Last month as I was reading Chas Clifton’s book Her Hidden Children, I came across the curious phrase “California Cosmology.” Chas uses the term in his discussion of West Coast feminist Witchcraft’s influence on Paganism as a whole and cites Ronald Hutton’s The Triumph of the Moon as the source of the phrase, so when I had some free time I went back to Hutton’s book to chase down the reference.
Hutton uses the phrase when he describes Starhawk’s influence on the Craft. I won’t go into his whole analysis of her particular brand of political and spiritual synthesis (though it is certainly worth a read), but will quote from his description (pg 350-1) of “California Cosmology,” a phrase he attributes to Alston Chase:
This was a development of nineteenth-century American pantheism, that strain of thought associated with writers such as Ralph Waldo Emerson, Henry David Thoreau, and John Muir, which relied on the twin propositions that God is good and that God’s spirit is inherent in the natural world. To these thinkers, therefore, humanity could be brought closer to God by a closer relationship with that world…
What Chase has characterized as the Californian contribution to these ideas was made in the 1970s by academics based at Berkeley, Stanford, and the various divisions of the University of California—above all by Fritjof Capra, Theodore Roszak, Bill Devall…Marilyn Ferguson, Jacob Needleman,…Alan Watts, Gary Snyder,…and William Everson.
Hutton then quotes directly from Alston Chase’s 1987 book, Playing God in Yellowstone: The Destruction of America’s first National Park. Chase, a former philosophy professor, current curmudgeon and interesting thinker, is an even more enjoyable writer than Hutton. Consider how Chase characterizes these influential Western writers, who:
buzzed around a flowerbed of exotic religions and an eclectic cornucopia of offbeat ideas—Tao, Hinduism, Zen Buddhism, Hua-Yen Buddhism, Mahayana Buddhism, Gnosticism, physics, Heideggerian phenomenology, Jungian archetypal symbolism, Yoga, biofeedback, Transcendental Meditation, psychedelic drugs, self-awareness exercises, psychotherapy, pre-Socratic philosophy, the ‘Inhumanism’ of Robinson Jeffers, Gandhian pacifism, animism, panpsychism, alchemy, ritual magic.
It all sounds intoxicating to hear him describe it, but there is acid on the tip of his pen so the reader is left wondering whether it is all too good to be true. Since it is this mindset which Chase also critiques in his book for destroying the wilderness it sought to preserve, it would seem that the idealism represented by California Cosmology is overall a bad thing, at least to Alston Chase.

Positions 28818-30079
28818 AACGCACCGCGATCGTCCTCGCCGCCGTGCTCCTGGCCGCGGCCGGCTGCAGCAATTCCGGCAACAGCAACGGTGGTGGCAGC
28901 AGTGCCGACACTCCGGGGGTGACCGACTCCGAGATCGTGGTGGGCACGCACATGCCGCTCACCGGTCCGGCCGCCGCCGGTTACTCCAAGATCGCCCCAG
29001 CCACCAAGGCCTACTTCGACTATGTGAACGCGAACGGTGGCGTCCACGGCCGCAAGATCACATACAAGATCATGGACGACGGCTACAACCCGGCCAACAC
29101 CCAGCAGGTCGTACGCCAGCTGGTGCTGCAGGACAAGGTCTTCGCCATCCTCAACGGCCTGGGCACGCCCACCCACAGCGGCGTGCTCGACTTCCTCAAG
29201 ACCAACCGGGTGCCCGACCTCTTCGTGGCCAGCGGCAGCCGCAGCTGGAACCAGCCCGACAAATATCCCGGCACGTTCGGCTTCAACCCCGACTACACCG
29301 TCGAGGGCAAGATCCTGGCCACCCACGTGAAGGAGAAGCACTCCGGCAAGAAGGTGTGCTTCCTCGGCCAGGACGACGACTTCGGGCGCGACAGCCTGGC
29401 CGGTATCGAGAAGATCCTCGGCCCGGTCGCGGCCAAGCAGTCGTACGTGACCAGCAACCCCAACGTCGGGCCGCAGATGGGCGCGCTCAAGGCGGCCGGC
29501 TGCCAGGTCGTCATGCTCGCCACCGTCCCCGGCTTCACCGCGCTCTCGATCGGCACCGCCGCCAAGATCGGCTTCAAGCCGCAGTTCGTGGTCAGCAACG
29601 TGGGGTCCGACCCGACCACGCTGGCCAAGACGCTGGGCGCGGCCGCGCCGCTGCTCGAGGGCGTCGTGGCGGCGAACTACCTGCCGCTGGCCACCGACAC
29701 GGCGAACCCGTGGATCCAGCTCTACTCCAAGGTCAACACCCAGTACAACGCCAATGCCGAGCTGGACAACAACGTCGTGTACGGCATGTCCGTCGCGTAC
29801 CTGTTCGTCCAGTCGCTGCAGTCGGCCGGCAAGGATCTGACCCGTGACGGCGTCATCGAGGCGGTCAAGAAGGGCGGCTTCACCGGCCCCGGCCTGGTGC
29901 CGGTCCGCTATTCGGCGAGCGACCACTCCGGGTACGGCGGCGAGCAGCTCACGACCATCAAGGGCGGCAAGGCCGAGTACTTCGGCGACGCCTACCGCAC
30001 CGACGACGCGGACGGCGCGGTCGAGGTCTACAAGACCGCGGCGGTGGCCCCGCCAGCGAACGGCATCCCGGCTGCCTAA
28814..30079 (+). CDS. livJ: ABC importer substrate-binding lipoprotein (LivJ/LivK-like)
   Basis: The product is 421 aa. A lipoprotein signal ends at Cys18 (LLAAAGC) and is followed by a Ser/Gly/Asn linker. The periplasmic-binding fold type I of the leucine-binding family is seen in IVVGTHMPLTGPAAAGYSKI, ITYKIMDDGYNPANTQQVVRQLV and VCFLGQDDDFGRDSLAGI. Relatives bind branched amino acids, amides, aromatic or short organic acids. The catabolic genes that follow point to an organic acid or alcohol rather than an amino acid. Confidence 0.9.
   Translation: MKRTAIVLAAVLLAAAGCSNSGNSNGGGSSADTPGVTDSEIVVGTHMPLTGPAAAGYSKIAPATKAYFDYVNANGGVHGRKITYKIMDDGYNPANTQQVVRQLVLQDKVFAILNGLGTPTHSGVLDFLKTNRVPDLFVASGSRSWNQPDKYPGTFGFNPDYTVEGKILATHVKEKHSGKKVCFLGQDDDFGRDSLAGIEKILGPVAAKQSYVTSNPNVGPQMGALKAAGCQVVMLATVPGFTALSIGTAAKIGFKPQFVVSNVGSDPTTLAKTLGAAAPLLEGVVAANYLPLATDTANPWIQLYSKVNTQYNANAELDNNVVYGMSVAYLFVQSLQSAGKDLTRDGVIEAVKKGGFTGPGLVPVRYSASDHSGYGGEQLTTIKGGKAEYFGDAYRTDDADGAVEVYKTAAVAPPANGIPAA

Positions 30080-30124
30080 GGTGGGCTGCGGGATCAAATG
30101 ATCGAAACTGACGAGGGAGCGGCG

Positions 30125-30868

Hutton is a little more even, or perhaps carefully journalistic, about not ascribing judgment to the movement which turned British Wicca from a conservative upper class pursuit to an Americanized den of radical politics and environmentalism. One gets the feeling from his writing that he is eternally amused by just about everyone and everything, at least in public. In private I suspect it is another matter.
The idea is older than Chase’s writing, though; the Beat poet William Everson recognized the unique subculture of which he was a part and coined the term Archetype West in 1974 to describe the Pacific Coast literary scene. George Leonard said that the human potential movement, itself a product of California Cosmology thinking, would in the end be considered a literary movement because so many of its key players were primarily writers. And Hutton, though he pokes many holes in Starhawk’s thinking, also gives her credit for being a great writer.
I have more to say about California Cosmology, but it has taken me an entire blog post to just list my references for it. I considered naming the term only briefly and moving right into polemic, but this is such an important cultural reference point in my lifetime that I think it is worth sourcing in greater depth.
Besides, as a child of the phenomenon myself it is hard to separate the strands of its influence enough to figure out what to say next about California Cosmology. In general, I am for it. Except when it gets so hideous and embarrassing that I am against it. How’s that for a thumbnail sketch? Meanwhile, as I collect my thoughts I would love to hear other people’s opinions, references or random insights.